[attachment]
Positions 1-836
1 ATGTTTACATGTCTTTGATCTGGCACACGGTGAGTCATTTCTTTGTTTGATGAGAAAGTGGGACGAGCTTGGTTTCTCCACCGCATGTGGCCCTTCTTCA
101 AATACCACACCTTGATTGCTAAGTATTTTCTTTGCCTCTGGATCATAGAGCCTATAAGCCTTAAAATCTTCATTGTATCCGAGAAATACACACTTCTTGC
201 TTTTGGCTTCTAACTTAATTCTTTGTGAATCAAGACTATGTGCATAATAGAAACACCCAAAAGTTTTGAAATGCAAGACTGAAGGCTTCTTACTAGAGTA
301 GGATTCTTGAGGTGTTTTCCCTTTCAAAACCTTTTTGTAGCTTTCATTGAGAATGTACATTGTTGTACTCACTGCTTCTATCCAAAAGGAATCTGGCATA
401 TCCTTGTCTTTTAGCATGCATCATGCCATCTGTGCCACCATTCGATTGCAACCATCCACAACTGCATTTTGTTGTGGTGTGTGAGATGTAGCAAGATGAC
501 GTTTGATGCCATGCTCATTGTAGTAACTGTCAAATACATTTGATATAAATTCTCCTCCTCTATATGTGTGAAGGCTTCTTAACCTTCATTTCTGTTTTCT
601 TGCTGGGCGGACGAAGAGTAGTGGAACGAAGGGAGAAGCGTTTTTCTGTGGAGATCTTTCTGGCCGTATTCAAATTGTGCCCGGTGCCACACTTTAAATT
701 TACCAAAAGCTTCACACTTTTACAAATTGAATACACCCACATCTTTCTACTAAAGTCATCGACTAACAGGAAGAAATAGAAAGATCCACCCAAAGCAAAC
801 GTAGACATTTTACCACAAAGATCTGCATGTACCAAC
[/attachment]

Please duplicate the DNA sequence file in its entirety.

Positions 1-836
1 ATGTTTACATGTCTTTGATCTGGCACACGGTGAGTCATTTCTTTGTTTGATGAGAAAGTGGGACGAGCTTGGTTTCTCCACCGCATGTGGCCCTTCTTCA
101 AATACCACACCTTGATTGCTAAGTATTTTCTTTGCCTCTGGATCATAGAGCCTATAAGCCTTAAAATCTTCATTGTATCCGAGAAATACACACTTCTTGC
201 TTTTGGCTTCTAACTTAATTCTTTGTGAATCAAGACTATGTGCATAATAGAAACACCCAAAAGTTTTGAAATGCAAGACTGAAGGCTTCTTACTAGAGTA
301 GGATTCTTGAGGTGTTTTCCCTTTCAAAACCTTTTTGTAGCTTTCATTGAGAATGTACATTGTTGTACTCACTGCTTCTATCCAAAAGGAATCTGGCATA
401 TCCTTGTCTTTTAGCATGCATCATGCCATCTGTGCCACCATTCGATTGCAACCATCCACAACTGCATTTTGTTGTGGTGTGTGAGATGTAGCAAGATGAC
501 GTTTGATGCCATGCTCATTGTAGTAACTGTCAAATACATTTGATATAAATTCTCCTCCTCTATATGTGTGAAGGCTTCTTAACCTTCATTTCTGTTTTCT
601 TGCTGGGCGGACGAAGAGTAGTGGAACGAAGGGAGAAGCGTTTTTCTGTGGAGATCTTTCTGGCCGTATTCAAATTGTGCCCGGTGCCACACTTTAAATT
701 TACCAAAAGCTTCACACTTTTACAAATTGAATACACCCACATCTTTCTACTAAAGTCATCGACTAACAGGAAGAAATAGAAAGATCCACCCAAAGCAAAC
801 GTAGACATTTTACCACAAAGATCTGCATGTACCAAC